Abram said to Lot, “Please let there be no strife between you and me, nor between my herdsmen and your herdsmen, for we are brothers.”
Thomas Carlyle once wrote that for every one hundred men who can handle adversity, only one can handle prosperity. What is it about wealth that becomes so problematic for people? Now, you might be thinking, “It is not a problem for me. I am not a wealthy person.” Think again. If you know where your next meal is coming from, if you have a place to sleep tonight, then you are wealthy by world standards and by historical standards. That kind of wealth gives us independence. And with independence apart from God, there is always disaster.
In Genesis 13, we see how wealth caused a conflict between Abraham and his nephew Lot. When they got to Canaan, there were already some occupants there, the Canaanites. They had the choicest land, so Abraham and Lot had to look for what was left over. But the two men were so wealthy, the land was not sufficient to care for all their livestock. Verses 6-7 say, “Their possessions were so great that they were not able to remain together. And there was strife between the herdsmen of Abram’s livestock and the herdsmen of Lot’s livestock.” Now, that does not mean it is a sin to be wealthy. But we need to recognize that wealth does cause conflict.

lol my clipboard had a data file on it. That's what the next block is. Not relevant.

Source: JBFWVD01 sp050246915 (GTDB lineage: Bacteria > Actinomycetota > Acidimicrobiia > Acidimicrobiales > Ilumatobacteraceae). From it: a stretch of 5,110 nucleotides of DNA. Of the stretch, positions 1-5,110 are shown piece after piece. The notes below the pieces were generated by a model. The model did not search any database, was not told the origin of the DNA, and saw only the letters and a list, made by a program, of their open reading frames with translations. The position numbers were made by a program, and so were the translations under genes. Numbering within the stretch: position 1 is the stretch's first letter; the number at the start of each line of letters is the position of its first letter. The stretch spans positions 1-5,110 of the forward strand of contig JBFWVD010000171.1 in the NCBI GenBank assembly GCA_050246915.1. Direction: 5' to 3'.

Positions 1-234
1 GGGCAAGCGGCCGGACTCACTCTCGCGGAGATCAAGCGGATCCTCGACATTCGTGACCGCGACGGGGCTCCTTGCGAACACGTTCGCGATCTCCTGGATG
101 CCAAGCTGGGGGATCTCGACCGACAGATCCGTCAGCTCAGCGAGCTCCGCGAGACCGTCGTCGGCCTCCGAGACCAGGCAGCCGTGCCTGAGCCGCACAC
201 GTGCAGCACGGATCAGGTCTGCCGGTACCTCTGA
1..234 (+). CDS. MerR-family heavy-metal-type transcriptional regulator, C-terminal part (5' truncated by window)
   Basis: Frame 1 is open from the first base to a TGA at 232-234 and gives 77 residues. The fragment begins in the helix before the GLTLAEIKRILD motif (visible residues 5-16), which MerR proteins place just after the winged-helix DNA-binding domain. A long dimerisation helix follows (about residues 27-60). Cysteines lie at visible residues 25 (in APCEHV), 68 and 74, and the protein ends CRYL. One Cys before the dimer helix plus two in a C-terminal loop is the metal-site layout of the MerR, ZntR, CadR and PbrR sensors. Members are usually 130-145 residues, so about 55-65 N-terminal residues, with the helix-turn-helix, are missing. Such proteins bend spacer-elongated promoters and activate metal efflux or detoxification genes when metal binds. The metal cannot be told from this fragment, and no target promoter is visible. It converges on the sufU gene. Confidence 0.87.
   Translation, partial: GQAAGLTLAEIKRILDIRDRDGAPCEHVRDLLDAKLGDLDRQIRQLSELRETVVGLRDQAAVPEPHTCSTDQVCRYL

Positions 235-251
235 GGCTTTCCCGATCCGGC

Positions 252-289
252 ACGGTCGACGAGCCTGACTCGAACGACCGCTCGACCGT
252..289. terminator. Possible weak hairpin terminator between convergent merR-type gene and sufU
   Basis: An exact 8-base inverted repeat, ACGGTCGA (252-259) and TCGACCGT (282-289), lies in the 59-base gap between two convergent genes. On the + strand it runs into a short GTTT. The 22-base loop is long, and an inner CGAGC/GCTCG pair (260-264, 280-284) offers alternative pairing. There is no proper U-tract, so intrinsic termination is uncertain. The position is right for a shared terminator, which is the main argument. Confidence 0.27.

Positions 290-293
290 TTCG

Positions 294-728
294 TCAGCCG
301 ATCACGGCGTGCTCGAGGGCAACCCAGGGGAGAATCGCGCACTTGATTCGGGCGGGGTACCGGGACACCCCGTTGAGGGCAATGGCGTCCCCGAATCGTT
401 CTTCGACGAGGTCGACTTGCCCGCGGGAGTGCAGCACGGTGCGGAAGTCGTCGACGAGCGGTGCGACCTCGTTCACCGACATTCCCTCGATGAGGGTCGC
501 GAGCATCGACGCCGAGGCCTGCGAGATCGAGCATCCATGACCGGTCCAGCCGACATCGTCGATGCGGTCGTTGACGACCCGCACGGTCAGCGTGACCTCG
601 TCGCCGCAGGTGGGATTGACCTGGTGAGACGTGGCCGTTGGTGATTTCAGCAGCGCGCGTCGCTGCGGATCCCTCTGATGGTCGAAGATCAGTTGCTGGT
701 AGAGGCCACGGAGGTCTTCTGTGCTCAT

So Abraham said to Lot, “Please let there be no strife between you and me, nor between my herdsmen and your herdsmen, for we are brothers” (v. 8). He was saying, “Lot, we better quit fighting with one another. We need to remember we are strangers in a strange land. And if the Canaanites sense there is a division between us, they will overtake us and destroy us.”
We would do well to remember that in the church today. In Romans 12:10, Paul said, “Be devoted to one another in brotherly love.” That word “brotherly” comes from the Greek word “adelphos,” meaning “from the same womb.” We as Christians are to remember we are not enemies. We are of the same womb, the womb of Jesus Christ. We have the same blood flowing through our spiritual veins, the blood of Jesus Christ. So often, we have a disagreement with a fellow Christian, and we think that person is the enemy. They are not the enemy; Satan is the enemy. And when Satan, like the Canaanites, senses division, that empowers him to overtake us. Abraham was saying to Lot, “Our wealth has caused this conflict between us, but let’s not forget who the real enemy is.”
Today’s devotion is excerpted from “The Prodigal Nephew” by Dr. Robert Jeffress, 2009.
Thomas Carlyle, “The Hero as Man of Letters,” in On Heroes, Hero-Worship, & the Heroic in History: Six Lectures (London: James Fraser, 1841), 314.
Scripture quotations taken from the (NASB®) New American Standard Bible®, Copyright © 1960, 1971, 1977, 1995 by The Lockman Foundation. Used by permission. All rights reserved. www.lockman.org